Marketing Money for NFL Players

By Justin VanFulpen

When it comes to off the field marketing dollars for NFL prospects or players there isn’t a lot of money or opportunities compared with the amount of players or prospects.  In terms of marketing the dollars and opportunities go to the skill players (Quarterbacks, Running Backs and Wide Receivers) and some top level defensive players.

NFL Players Inc., the licensing and marketing arm of the NFLPA has done a nice job getting group licensing deals done that involve all current active NFL players.  They work with companies like EA Sports the does the popular Madden Football Video game and many other companies.

There are some more standard marketing deals that get done:

  1. Shoe and Apparel – Nike, Under Armour (Both companies licensed by Players Inc.)
  2. Trading Cards – Panini, Topps (Both companies licensed by Players Inc.)

But then there can also be some more creative deals to make dollars like getting paid to “Tweet” working with a company called Opendorse that is licensed by Players Inc. and the value of your “tweet” depends on how many Twitter followers you have.

Our a player can make additional money by having their own online t-shirt store with another licensed Players Inc. company 500 Level.

But be careful not to be fooled about how much money NFL players make off the field, it might not be as much as you think.  According to Opendorse Top 100 Highest-Paid Athlete Endorsers of 2016, which used Forbes World’s Highest Paid Athletes as their resource – here are the top 15 paid NFL players in terms of endorsement earnings.

  1. QB Peyton Manning – $15,000,000
  2. QB Drew Brees – $12,000,000
  3. QB Cam Newton – $12,000,000
  4. QB Russell Wilson – $10,000,000
  5. QB Tom Brady – $8,000,000
  6. QB Eli Manning – $8,000,000
  7. WR Demaryius Thomas – $1,200,000
  8. WR Julio Jones – $1,200,000
  9. LB Luke Kuechly – $1,000,000
  10. WR Dez Bryant – $500,000
  11. WR AJ Green – $500,000
  12. QB Joe Flacco – $500,000
  13. QB Philip Rivers – $500,000
  14. QB Sam Bradford – $300,000
  15. TE Zach Ertz – $200,000

So just know that just because a player is in the NFL doesn’t mean that he is making a ton of money off the field in endorsements.  Yes there are ways to be creative and find different avenues for off the field dollars but the main part of a players income will come from his contract with his team.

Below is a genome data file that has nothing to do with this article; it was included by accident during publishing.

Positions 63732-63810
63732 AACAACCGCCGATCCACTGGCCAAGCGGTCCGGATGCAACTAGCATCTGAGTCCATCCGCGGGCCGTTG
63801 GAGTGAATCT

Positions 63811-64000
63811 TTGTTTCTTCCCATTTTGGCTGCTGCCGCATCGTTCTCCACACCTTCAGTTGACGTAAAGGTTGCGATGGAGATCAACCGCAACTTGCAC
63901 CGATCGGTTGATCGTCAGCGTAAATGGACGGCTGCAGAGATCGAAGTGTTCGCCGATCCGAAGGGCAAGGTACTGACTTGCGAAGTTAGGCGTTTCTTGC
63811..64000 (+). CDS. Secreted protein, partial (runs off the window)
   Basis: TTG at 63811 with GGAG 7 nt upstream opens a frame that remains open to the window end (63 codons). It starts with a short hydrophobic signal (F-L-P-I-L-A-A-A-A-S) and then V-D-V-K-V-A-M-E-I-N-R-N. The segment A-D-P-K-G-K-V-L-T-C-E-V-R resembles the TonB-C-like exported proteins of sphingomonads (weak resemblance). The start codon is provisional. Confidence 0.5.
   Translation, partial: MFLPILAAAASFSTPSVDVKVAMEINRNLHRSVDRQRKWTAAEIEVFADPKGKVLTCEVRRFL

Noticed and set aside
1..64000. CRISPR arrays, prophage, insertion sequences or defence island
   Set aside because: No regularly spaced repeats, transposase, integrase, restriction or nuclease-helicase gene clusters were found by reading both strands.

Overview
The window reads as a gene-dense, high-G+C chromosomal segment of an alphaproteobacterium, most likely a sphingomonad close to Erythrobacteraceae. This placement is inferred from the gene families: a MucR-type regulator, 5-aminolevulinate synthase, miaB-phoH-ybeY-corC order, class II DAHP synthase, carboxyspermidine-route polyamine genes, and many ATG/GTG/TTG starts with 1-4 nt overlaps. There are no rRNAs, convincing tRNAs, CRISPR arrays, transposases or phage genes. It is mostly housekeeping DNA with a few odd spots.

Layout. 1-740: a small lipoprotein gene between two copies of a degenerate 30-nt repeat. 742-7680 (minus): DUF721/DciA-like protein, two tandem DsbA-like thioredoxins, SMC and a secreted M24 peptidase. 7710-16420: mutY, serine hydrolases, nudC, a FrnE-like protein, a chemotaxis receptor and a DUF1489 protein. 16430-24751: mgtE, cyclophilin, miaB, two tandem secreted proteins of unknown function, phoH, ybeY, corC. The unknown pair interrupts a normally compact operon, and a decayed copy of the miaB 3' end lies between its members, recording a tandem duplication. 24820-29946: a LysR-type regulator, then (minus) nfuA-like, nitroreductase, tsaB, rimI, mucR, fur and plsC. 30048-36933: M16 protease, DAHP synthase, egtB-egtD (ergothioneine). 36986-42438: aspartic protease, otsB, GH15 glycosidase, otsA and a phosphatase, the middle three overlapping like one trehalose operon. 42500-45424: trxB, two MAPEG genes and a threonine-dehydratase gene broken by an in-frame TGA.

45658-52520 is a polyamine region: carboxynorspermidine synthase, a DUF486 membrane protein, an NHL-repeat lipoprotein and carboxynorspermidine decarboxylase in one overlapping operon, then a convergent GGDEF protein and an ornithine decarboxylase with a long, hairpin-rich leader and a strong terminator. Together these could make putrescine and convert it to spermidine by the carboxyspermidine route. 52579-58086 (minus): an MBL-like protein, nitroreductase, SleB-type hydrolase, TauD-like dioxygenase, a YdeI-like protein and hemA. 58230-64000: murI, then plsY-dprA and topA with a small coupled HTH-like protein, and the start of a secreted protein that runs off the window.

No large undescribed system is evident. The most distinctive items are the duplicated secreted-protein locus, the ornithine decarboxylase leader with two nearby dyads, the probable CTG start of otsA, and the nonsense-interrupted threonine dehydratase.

Financial Advisor: Role on a Pro Athletes Team

By Justin VanFulpen

The new show “Ballers” on HBO depicts Dwayne Johnson as Spencer Strasmore, a retired athlete turned financial advisor. If you have been watching the show, you have seen that financial advisors have a large role in a professional football player career just like their agent does.  College Football players are recruited just as much by financial advisors as they are by agents.

Financial Advisors are a very valuable asset to a professional athlete’s career and can help an athlete take his earning during his playing career and set him up for the rest of his life and his career after football.  Since professional athlete earnings situation as well as their taxes is different than normal situations they need someone on their team who can advise them in the right direction in all aspects of their financial wellbeing.   Players need to pay attention just as much as who they select to be their financial advisor as they do who their agent is, if not more since they will be dealing with their money and assets.

Forbes recently wrote an article “How To Select A Financial Advisor”

One thing to find out about a potential financial advisor is he/she a broker/ registered rep; or an investment advisor?  When looking at compensation for the financial advisor services a broker may charge commissions or fees. An investment advisor will be fee-only or fee for advice.  You can check out the article to see what the differences are.

Some other great questions to ask the potential financial advisors are:

Does the advisor work for a large firm or is he independent?

Does the advisor receive sales commissions, fees, or both?

Does the advisor have experience with the specific issues concerning the client?

Does the advisor have any past or current legal infractions?

With a financial advisor being part of a professional athlete team, time and care is need to make the right choice.